Nearly 40% of adults in the U.S. reported feeling lonely some or all of the time. Loneliness and social isolation can have a range of negative effects, including worsening symptoms of symptoms of depression, anxiety and other mental illnesses.
Even before the coronavirus pandemic, there were already profound mental health inequities in New York City. Communities of color experienced a higher incidence of
mental health needs yet were less likely to be connected to care. Five ways in which the pandemic is exacerbating these inequities.
This guide includes mental health resources and
information that can help people with justice
involvement, people with loved ones who are
or were recently incarcerated, and caregivers of
children with incarcerated parents find mental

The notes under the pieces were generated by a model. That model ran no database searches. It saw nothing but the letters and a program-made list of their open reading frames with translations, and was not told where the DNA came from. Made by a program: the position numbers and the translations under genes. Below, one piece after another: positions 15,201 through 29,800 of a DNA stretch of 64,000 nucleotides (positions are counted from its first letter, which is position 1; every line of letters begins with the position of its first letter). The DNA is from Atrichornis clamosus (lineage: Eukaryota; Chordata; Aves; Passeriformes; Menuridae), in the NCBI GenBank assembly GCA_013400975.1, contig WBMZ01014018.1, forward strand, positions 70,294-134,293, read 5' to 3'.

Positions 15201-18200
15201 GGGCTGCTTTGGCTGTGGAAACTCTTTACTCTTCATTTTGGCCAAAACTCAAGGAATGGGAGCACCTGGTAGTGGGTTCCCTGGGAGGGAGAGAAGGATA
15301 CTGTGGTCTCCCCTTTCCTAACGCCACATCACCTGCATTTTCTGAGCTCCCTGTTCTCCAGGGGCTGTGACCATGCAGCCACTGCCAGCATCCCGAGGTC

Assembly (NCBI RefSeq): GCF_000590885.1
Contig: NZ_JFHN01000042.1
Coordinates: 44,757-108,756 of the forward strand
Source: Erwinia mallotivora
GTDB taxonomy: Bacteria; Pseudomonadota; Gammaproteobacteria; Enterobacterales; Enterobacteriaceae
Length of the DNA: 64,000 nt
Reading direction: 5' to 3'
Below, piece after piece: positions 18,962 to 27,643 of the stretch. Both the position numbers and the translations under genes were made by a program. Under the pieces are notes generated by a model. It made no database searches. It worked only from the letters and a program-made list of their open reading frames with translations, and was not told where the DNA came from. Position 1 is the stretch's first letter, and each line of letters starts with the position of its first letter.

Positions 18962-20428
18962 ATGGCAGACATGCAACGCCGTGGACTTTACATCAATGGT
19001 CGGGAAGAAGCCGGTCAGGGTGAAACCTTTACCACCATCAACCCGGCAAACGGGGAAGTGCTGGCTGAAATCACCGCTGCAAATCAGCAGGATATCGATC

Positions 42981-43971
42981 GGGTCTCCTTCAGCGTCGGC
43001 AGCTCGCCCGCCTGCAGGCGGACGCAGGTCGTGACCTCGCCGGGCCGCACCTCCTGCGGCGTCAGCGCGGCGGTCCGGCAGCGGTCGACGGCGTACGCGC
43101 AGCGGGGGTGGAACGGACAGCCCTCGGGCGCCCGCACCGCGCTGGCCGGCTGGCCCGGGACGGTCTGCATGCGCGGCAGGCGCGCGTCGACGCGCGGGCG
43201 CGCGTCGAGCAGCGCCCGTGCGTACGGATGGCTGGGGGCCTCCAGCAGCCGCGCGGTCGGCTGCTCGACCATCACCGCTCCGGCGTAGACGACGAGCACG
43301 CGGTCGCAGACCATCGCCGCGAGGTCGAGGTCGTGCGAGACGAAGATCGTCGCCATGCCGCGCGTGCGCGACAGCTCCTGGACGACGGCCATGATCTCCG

health support during the COVID-19 pandemic.
Many New Yorkers are feeling stressed, anxious, and sad right now. Mental health support – whether that means staying connected to your loved ones, downloading a helpful app, or having a video session with a counselor – can help.
Commitment card for volunteers to sign up to join their Neighborhood Organizing Census Committee(NOCC) . NOCC helped provide an organizational structure for local volunteers to do their own direct outreach to their friends, families, and neighbors, with support from NYC Census 2020.
If you work in NYC, you have rights regardless of immigration status, national origin, or country of origin.
In addition to the languages checked off, it's also available in Nepali, Tagalog, Thai, Tibetan, Vietnamese, and Punjabi.
Employers: What You Need to Know About Social Security Administration No-Match Letters. Taking an adverse action against an employee due to a discrepancy, such as putting an employee on leave or terminating employment, could violate the NYC Human Rights Law (NYCHRL).